Pharma Industry News Update: 15 Dec 2017

Grading Gottlieb & PhRMA

From Raves to Meh!

[From] Food and Drug Administration Commissioner Scott Gottlieb earned high marks from [a STAT Plus] survey respondents.

One respondent explained why Gottlieb deserved an F: “I see no vision or mission except keep Trump happy. Good luck.”

But the vast majority sang his praises.

The trade group PhRMA has tried to reframe the drug price debate with its “Go Boldly” campaign, paid for by a hike in membership fees. In decidedly lukewarm reviews, more than a third of respondents gave that initiative a modest 2 on a scale of 1 to 5 (with 5 being a rave). Roughly a quarter split between 1 (the worst) and 3 (meh).

More here…

Further Reading:

Re Gottlieb:

  • Dr. Scott Gottlieb’s Plan to “Get Things Done” at #FDA is Approved by #Pharma;
  • Does Pharma Really Want to Abandon the “Gold Standard” of the FDA Approval Process?;
  • Pharma Scientists Concerned About Gottlieb’s Industry Ties;


  • He Boldly Stars in @PhRMA’s Multi-Million $ Ad Campaign, But Has No Money to Pay His Rent;

Gottlieb Proposes Even Faster Track Approvals for Medical Devices

This is Why Industry Loves Him!

[From] Commissioner Scott Gottlieb’s proposals make good on President Donald Trump’s promise to cut regulations and sparked concern from public health advocates who fear the moves will harm patients. Already dozens of devices are recalled each year.

Gottlieb’s proposal would offer an alternative route to market for certain companies which do not meet the criteria for clearance under the agency’s existing fast track route, known as the 510(k) pathway.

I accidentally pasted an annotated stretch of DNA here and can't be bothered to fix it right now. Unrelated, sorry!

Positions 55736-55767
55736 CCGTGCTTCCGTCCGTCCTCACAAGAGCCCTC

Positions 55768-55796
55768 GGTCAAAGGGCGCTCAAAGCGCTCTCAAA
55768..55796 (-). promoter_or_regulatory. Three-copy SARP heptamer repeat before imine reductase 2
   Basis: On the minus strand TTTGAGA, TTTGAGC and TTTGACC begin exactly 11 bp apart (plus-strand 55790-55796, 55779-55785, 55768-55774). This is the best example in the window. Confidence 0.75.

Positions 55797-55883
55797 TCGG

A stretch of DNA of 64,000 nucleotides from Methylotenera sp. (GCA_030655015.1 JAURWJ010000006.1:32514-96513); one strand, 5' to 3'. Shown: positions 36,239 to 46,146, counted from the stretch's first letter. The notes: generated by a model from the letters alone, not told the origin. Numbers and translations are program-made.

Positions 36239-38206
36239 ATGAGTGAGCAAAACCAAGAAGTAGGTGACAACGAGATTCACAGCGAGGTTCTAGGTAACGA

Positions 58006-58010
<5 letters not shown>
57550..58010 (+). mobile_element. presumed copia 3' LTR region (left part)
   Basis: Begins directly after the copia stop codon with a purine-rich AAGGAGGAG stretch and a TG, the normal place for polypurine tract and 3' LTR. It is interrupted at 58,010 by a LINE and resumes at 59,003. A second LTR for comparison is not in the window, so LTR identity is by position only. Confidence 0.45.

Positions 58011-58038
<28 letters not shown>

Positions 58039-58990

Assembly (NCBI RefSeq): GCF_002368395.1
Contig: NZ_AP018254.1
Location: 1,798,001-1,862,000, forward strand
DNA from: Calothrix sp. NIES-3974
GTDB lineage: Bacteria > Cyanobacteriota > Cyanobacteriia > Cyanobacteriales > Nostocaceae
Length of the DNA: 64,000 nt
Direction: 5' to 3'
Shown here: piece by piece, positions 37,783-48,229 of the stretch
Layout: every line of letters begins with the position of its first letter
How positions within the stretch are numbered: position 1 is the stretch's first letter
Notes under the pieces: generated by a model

His new proposal would dispense with the need for a predicate [an equivalent existing device] and offer the option of using a benchmark consisting of a set of performance standards or guidance documents.

Dr. Rita Redberg, a cardiologist at the University of California San Francisco and editor of JAMA Internal Medicine, said shifting safety monitoring from the pre-approval to the post-market setting would essentially turn patients into guinea pigs.

“When we use devices on patients without clinical studies first, the patients effectively become the trial and the insurers become the funder of the device trial,” she said.

PharmaGuy’s Insights:

Here’s the fly in this ointment: Who advises the FDA how to “modernize” the performance benchmarks? I suspect that the FDA will depend upon outside experts with ties to the industry!

More here…

Further Reading:

  • Streamlined FDA Reviews Fail to Catch Potentially Deadly Risks Due to Faulty Medical Device Software;
  • FDA Does Not Do Its Job viz-a-viz Medical Devices, Says Patient Advocate;

Health Organizations Attempt to Rein In “Wild West” of mHealth Apps

Xcertia Collaboration Issues Preliminary Guidelines

[From] The early version of the guidelines assesses the quality, safety and effectiveness of mobile health apps in four key areas:

  1. Operability – to assess whether a mobile health app installs, loads, and runs in a manner that provides a reasonable user experience.
  2. Privacy – to assess whether a mobile health app protects the user’s information, including Protected Health Information in full compliance with all applicable laws, rules and regulations.
  3. Security – to assess if the application is protected from external threats.
  4. Content – to assess whether the information provided in the mobile health app is current and accurate.

The guidelines are backed by Xcertia’s growing collaboration of 30+ members, including its founders, the American Heart Association, the American Medical Association (AMA), the DHX Group, and the Healthcare Information and Management Systems Society (HIMSS).

More here…

Further Reading: